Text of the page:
Micajah Reynolds: A Selfless Spartan
Sept. 3, 2013
By Aimee Dulebohn, MSU Athletic Communications Intern
It all comes down to a feeling as senior defensive lineman Micajah Reynolds tends to trust his instincts in most situations. However, sometimes it's just a matter of circumstance.
That's exactly how Reynolds has grown into the person he is, arrived in East Lansing and developed the role he has on the 2013 Michigan State football team.
Though he grew up back and forth between Lansing and Detroit, Reynolds is proud to be a hometown favorite. His first name, Micajah (pronounced muh-KY-juh), which means "Who is like God", has been ever more poignant and popular after his recent experience helping to save the life of a local teen made local and national headlines.
"It's great to be able to have so much local support and people hearing my name from playing high school here," said Reynolds. "Being able to go to MSU down the street and stay here instead of going out of state always makes it a little more special. Going to home games and seeing familiar faces in the crowd is great. If I'm the person who's supposed to be representing Lansing, then I'm going to do everything a little bit harder and do everything to the fullest."
Reynolds has been a Spartan for as long as he can remember. His mother, Delilah, was a student at MSU, and the legacy has continued through Reynolds' collegiate career.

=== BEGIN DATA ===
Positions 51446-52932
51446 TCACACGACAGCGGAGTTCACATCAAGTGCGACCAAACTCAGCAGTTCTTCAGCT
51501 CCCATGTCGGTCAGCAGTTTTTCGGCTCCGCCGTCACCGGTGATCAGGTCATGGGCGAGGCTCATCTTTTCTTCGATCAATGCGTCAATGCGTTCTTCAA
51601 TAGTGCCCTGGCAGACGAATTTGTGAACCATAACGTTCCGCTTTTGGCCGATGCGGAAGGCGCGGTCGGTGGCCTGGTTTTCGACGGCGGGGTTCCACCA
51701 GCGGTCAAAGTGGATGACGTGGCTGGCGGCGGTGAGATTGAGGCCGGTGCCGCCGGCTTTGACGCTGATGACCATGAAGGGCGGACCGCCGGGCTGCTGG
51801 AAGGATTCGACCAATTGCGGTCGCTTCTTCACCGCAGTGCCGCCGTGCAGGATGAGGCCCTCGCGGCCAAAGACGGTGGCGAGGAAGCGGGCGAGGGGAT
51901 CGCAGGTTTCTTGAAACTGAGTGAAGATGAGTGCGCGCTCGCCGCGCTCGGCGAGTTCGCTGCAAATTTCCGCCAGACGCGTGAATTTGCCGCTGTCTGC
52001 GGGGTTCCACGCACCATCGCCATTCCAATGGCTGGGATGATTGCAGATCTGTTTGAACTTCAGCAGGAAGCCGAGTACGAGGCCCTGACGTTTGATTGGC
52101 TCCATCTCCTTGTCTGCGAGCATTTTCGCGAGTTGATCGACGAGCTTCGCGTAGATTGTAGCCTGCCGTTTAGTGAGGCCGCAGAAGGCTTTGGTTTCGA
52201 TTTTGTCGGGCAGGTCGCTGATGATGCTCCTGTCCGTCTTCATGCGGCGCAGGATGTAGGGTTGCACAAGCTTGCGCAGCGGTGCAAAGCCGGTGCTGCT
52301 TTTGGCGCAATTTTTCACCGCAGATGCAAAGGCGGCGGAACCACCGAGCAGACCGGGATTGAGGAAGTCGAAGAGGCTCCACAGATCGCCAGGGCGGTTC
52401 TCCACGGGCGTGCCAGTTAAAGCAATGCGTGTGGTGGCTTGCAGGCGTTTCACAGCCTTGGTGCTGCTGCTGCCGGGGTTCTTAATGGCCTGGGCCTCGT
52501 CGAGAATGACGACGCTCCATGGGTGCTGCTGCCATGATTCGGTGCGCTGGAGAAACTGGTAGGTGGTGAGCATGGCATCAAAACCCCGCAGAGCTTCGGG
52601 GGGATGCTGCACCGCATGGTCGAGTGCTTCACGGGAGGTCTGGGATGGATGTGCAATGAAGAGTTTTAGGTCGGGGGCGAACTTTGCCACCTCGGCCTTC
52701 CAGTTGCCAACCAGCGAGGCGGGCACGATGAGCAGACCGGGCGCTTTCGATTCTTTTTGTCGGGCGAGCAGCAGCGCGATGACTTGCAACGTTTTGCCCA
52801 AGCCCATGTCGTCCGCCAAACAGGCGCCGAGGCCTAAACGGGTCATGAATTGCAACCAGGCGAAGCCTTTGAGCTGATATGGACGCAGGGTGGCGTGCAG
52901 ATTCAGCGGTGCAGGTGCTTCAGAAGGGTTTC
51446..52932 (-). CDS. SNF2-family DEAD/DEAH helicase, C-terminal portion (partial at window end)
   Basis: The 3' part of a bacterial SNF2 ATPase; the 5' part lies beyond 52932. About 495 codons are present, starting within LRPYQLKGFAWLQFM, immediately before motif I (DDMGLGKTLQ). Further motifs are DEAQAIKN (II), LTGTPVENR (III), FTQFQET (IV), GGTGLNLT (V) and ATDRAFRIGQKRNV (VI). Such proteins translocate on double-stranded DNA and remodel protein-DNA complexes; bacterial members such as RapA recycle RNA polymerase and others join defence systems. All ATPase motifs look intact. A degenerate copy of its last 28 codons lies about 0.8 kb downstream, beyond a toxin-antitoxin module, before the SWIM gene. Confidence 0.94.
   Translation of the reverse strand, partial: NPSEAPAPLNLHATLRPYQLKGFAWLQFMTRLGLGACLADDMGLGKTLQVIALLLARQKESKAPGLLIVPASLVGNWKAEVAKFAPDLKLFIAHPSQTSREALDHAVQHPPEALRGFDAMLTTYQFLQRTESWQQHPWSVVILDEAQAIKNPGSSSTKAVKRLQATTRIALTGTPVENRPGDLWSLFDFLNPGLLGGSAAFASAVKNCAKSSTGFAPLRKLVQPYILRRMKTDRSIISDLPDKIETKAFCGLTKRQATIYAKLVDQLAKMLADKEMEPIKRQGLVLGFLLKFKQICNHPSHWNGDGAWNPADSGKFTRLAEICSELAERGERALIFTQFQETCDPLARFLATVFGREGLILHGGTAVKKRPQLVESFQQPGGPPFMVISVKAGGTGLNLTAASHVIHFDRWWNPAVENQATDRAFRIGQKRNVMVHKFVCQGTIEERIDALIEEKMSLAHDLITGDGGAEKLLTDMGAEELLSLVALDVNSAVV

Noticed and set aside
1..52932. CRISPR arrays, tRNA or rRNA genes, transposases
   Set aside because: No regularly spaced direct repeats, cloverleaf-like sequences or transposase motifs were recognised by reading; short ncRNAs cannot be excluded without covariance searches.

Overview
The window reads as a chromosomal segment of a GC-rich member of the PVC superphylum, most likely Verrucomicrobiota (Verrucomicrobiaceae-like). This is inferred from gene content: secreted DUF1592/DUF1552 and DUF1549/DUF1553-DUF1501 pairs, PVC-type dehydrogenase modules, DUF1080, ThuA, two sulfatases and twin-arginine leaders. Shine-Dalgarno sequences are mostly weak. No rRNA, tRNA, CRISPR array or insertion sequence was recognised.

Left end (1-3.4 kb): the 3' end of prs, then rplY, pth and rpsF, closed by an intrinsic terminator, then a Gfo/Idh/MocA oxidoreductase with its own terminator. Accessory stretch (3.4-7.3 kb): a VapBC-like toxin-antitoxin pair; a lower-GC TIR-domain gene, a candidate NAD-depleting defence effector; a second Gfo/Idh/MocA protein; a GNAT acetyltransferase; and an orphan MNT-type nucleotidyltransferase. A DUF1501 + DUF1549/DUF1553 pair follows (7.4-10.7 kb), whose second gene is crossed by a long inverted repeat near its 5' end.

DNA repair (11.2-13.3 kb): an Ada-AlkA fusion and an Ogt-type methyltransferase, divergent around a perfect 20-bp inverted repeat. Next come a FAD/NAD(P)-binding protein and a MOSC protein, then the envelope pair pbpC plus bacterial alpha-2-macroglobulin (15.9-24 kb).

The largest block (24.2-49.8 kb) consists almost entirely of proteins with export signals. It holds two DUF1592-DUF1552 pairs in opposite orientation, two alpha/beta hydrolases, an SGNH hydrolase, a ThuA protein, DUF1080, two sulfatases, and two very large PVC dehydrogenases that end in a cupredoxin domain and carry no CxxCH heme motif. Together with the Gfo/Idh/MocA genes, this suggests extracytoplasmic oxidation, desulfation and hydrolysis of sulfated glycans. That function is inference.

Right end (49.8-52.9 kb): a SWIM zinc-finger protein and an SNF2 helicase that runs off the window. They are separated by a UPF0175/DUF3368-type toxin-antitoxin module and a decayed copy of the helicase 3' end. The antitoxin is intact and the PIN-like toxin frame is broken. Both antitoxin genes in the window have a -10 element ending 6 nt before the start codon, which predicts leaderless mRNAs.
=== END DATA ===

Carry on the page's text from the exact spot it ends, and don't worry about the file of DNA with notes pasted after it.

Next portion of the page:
"My mom went here, so when I was very young I was raised on the campus," Reynolds said. "Back when Spartan Village had an elementary school, I went to Spartan Elementary and I went to Spartan child development when I was a little child. It's kind of surreal to be honest to go from being a little kid having dreams of playing pro and playing in college to actually playing at State. That's extremely rare."
However, it wasn't an easy road to becoming a member of the MSU football team. Reynolds had to prove he wanted the opportunity more than once, which only fueled his desire for the end goal.
"I really started getting heavily recruited toward the beginning of my senior year, but I committed early after coming here and going to camp three times," said Reynolds. "I think what really made it different was that Coach D (head coach Mark Dantonio) didn't just offer me the scholarship off the rip. He made me come back to their elite camp on three separate occasions, compete and do different stuff and really invest. He wanted to see how bad I wanted it and it just said something to me about him and the program, so I decided to come here after that."
Reynolds has had an interesting career at Michigan State as he has seen action on both sides of the line of scrimmage. He made the permanent move to the defense entering the 2012 season, and feels lucky to be playing among some of the nation's best.
"I just want to be selfless and a guy that works hard."
"It's great to know that you're a part of a defense that's been nationally recognized for the last five years," Reynolds said. "I love the intensity on defense and the fun that we have. I get to play with some great guys and I've gotten to play with a lot of great players that went on to the NFL. It took me basically a year and a half to break my offensive habits in terms of my steps and stuff to get over here and being switched back and forth so many times, it kind of messed with me. I kind of went through an identity crisis for about a year, but it's been a humbling experience to say the least and it's taught me how to overcome adversity."